2005 Best Actress Nominee Judi Dench appeared with Leonardo in the 2011 movie J. Edgar. In 1996 Judi Dench appeared with Kate Winslet in the movie Hamlet, and Iris in 2001.
While researching my 2015 Oscar Stats Post I decided to go back through the last eleven years of Best Actor/Supporting Actor, Best Actress/Supporting Actress lists for the Academy Awards and for SAG Awards (Screen Actors Guild) to see whose names were on the nominations lists and what Country or State they were from. Names that kept popping up over those years were Leonardo DiCaprio and Kate Winslet. TCM is playing a ‘six degrees to Kevin Bacon’ type game in connection to the Academy Awards the month of February; at Classic Hollywood we thought it would be fun to try the ‘six degrees’ test with Leonardo and Kate from the Academy List. The trick is we would only be using names on the Best Acting nominee list for Leonardo and the Best Actress list for Kate (UK actresses only) of course there are always exceptions to the rules.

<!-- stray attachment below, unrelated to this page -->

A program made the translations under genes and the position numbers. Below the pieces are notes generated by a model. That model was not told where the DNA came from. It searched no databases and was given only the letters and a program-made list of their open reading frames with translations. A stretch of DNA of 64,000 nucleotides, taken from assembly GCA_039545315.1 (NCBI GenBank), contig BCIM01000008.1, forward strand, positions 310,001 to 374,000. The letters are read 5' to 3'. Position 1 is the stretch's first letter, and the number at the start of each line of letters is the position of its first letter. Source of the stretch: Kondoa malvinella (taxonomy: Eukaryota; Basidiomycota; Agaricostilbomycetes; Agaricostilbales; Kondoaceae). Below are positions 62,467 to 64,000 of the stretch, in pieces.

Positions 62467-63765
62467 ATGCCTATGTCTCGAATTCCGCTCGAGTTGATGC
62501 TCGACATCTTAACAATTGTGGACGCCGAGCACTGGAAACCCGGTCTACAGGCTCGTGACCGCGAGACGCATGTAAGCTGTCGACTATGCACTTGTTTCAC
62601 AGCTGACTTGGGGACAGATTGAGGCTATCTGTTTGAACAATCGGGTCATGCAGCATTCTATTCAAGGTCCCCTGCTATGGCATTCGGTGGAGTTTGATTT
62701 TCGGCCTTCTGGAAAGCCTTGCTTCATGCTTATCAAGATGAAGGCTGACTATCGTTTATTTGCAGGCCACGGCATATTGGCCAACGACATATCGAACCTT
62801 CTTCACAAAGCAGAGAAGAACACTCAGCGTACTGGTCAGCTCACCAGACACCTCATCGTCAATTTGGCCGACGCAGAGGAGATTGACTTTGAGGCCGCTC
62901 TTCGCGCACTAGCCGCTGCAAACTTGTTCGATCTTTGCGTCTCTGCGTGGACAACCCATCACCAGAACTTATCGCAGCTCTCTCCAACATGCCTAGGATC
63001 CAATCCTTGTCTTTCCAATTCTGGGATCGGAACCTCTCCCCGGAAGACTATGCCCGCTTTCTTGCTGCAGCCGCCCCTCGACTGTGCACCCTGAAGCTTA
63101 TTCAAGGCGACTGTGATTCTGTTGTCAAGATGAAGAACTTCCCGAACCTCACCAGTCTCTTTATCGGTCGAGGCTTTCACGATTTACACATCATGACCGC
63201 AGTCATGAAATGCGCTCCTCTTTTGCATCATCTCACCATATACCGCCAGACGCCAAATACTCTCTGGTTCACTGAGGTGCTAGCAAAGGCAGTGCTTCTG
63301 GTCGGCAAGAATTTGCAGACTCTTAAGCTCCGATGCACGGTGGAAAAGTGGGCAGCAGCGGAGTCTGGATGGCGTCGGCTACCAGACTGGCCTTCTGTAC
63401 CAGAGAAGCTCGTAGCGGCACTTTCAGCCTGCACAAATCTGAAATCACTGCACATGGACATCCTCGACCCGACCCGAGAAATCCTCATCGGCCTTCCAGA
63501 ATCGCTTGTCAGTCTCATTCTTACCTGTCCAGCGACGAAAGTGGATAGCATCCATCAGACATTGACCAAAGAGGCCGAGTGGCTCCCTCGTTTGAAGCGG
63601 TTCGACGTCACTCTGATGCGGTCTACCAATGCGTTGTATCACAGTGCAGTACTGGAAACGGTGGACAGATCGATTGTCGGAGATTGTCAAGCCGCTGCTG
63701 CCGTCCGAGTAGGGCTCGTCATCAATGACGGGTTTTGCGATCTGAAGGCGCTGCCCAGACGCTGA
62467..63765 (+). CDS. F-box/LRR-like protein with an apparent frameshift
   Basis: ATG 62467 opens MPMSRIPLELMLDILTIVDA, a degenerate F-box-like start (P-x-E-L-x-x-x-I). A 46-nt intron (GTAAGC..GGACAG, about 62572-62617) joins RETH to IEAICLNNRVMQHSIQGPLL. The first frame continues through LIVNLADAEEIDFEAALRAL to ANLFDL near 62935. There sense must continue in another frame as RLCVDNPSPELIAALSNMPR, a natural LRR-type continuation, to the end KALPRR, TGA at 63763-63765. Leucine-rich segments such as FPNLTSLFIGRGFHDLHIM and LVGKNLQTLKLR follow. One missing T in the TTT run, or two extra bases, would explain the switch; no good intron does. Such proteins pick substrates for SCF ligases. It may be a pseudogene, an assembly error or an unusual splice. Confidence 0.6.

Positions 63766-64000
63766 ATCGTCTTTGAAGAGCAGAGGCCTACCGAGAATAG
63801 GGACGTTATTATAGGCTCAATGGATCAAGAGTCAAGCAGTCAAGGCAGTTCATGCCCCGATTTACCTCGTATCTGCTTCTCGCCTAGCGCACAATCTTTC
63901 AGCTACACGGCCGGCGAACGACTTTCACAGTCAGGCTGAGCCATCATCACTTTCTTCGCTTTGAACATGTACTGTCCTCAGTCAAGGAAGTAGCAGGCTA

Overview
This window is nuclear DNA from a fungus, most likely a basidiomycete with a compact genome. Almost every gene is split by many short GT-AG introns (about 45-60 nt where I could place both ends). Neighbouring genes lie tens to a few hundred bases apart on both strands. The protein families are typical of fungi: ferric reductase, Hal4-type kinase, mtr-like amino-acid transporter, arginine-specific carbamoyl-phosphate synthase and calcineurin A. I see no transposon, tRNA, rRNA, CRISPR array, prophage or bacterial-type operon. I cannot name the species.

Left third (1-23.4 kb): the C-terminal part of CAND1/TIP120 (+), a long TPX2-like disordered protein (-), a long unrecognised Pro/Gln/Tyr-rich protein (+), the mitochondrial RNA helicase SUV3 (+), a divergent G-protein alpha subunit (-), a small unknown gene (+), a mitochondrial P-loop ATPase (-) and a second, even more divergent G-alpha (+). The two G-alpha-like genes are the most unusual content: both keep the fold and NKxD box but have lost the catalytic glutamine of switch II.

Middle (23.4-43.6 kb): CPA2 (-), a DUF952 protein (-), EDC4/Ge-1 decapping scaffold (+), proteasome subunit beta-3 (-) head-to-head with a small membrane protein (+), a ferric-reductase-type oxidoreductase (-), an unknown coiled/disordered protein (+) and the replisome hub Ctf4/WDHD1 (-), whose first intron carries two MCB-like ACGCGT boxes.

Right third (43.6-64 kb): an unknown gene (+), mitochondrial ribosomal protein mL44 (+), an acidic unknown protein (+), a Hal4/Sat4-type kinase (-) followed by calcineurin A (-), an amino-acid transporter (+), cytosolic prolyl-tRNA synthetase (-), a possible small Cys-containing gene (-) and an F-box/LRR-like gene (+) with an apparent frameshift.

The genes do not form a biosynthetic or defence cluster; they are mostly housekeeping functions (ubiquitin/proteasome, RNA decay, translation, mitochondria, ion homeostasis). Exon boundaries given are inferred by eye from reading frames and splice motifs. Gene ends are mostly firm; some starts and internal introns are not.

In 2004 there were twelve actor/actresses nominated from the US three born in California, one from Illinois, one Kansas, one Kentucky, one Missouri, one Nebraska, two New York, one Tennessee, and one from Texas. There were four from the UK, one Australia, one Columbia and one born in Israel.
Jamie Fox received the Best Actor Award for 2004, the Best Acting nominee/winner list for the Academy is the same as the 2004 SAG list except that Clint Eastwood in on the Academy list and Paul Giamatti is on the SAG list, the Academy Best Actress List is the same as the SAG list.
Leonardo DiCaprio also on the 2004 Best Actor Nominee list worked with Jamie Fox on Django Unchained in 2012, Johnnie Depp on What’s Eating Gilbert Grape in 1993, was directed by Clint Eastwood in the movie J. Edgar in 2011 and would have worked with Don Cheadle in Boogie Nights in 1997 if he hadn’t instead taken the part of Jack Dawson in the movie Titanic…in which of course he costarred with Kate Winslet that was also nominated for a Best Actress award in 2004. Imelda Staunton among the nominees for Best Actress in 2004 acted with Kate in the 1995 version of Sense & Sensibility.